The dangers of illegal car modifications are being driven home to Northland students in a first for New Zealand.
A modified car seized by police that was not claimed by the owner has now become a new educational prop showing hundreds of students modifications and the dangers they can cause.
The latest school to get a look at the silver Subaru Impreza was Kamo High School.
Northland road policing Senior Sergeant Steve Dickson said the idea of the project was to get students to think about the implications of modifications and how they could keep themselves safe as either a driver or a passenger.
"We are trying to encourage them to consider their own safety and friends.
"We are tying that in with awareness about speeding and wearing seatbelts," Mr Dickson said.
Kamo student Mohi Harris-Otene was amazed at the dangers of some of the modifications.
"I've learnt not what to do to a car. Just looking at the bald tyres it's easy to see how they would just slide out in wet weather."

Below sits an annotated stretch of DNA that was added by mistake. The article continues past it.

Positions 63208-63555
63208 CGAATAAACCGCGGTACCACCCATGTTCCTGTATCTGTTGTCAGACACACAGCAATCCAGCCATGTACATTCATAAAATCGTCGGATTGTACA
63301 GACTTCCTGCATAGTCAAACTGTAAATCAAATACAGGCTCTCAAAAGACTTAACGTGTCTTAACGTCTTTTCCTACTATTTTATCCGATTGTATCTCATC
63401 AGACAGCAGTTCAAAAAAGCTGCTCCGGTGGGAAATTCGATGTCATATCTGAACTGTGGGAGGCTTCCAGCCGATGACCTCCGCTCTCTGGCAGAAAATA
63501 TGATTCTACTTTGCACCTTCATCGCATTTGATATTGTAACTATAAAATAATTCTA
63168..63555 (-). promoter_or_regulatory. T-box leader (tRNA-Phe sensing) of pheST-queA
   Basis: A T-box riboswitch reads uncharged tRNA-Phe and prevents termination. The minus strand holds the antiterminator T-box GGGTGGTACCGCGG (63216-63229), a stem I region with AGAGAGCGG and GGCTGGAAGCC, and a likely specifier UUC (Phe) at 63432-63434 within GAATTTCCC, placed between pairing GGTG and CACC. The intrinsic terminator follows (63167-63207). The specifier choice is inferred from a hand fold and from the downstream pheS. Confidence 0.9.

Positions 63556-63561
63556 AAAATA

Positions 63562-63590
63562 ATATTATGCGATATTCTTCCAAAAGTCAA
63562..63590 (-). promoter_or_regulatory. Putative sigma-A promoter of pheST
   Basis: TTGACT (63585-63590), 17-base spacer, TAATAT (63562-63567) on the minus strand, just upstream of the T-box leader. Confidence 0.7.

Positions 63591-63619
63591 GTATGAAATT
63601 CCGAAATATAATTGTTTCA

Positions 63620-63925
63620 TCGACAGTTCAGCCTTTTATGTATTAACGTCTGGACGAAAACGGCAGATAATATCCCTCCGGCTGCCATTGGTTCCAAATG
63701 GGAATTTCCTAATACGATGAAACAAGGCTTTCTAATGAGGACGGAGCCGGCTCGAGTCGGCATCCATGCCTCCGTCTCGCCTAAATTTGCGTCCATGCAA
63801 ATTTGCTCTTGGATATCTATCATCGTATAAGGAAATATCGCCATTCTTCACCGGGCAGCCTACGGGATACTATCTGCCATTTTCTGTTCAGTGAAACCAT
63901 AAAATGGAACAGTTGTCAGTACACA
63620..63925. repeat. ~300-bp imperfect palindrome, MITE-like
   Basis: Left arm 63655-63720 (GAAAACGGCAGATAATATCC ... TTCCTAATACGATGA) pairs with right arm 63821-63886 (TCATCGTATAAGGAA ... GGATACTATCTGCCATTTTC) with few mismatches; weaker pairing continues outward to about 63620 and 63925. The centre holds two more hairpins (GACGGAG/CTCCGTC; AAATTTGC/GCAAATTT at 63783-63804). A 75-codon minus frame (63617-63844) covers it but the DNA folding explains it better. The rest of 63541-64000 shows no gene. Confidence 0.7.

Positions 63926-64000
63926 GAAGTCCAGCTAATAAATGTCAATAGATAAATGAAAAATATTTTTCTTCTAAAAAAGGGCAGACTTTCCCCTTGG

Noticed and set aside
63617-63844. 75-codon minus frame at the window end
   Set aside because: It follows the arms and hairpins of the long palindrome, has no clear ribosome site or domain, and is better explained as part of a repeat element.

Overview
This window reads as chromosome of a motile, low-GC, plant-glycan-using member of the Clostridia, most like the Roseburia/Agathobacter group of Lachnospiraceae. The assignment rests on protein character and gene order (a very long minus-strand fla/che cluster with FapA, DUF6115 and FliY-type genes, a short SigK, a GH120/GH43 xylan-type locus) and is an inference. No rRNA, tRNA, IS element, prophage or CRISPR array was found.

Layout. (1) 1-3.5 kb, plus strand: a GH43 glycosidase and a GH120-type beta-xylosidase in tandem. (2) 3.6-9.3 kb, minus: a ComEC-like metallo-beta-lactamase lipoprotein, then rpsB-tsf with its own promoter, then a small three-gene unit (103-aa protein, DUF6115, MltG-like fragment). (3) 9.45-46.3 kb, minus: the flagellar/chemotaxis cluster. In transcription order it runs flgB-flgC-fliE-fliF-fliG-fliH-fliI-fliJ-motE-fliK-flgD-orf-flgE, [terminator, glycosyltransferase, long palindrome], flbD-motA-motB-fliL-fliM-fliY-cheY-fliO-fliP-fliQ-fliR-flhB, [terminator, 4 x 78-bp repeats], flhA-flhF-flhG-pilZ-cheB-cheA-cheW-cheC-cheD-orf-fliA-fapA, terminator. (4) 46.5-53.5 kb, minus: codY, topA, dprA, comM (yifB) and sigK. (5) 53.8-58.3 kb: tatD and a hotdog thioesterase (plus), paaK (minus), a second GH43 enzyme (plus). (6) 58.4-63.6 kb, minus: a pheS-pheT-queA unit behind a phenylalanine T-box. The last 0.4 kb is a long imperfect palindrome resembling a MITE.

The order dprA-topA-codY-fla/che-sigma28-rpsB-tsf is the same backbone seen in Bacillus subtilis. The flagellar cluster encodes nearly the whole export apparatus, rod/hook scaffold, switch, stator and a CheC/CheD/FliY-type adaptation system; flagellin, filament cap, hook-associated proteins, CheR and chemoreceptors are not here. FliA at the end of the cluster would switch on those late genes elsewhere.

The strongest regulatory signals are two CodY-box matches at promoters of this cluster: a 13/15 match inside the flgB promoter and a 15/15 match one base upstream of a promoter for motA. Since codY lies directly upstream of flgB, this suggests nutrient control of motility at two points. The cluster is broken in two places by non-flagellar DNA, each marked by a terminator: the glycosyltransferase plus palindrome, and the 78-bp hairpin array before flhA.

His mate Tyren Wilson paid particular attention to the cut springs saying it reduced the car's traction and stability.
"Some things you might think are good can actually be deadly," Tyren said.
Road Safe Whangarei coordinator Gillian Archer said young people were getting ticketed for illegal modifications and turning their vehicles into potential death traps.
"It's not about restricting their fun - it's about them making safe modifications. This car is a great way to teach them about lethal changes," Mrs Archer said.
The car on display had modifications made to its muffler, tyres, windows, headlights, seats and suspension.
The students completed a questionnaire with the help of police to learn about the consequences of the various modifications.
To get the project on the road police joined forces with ACC, New Zealand Transport Agency, RoadSafe Northland, Sub lab and Ace Towing.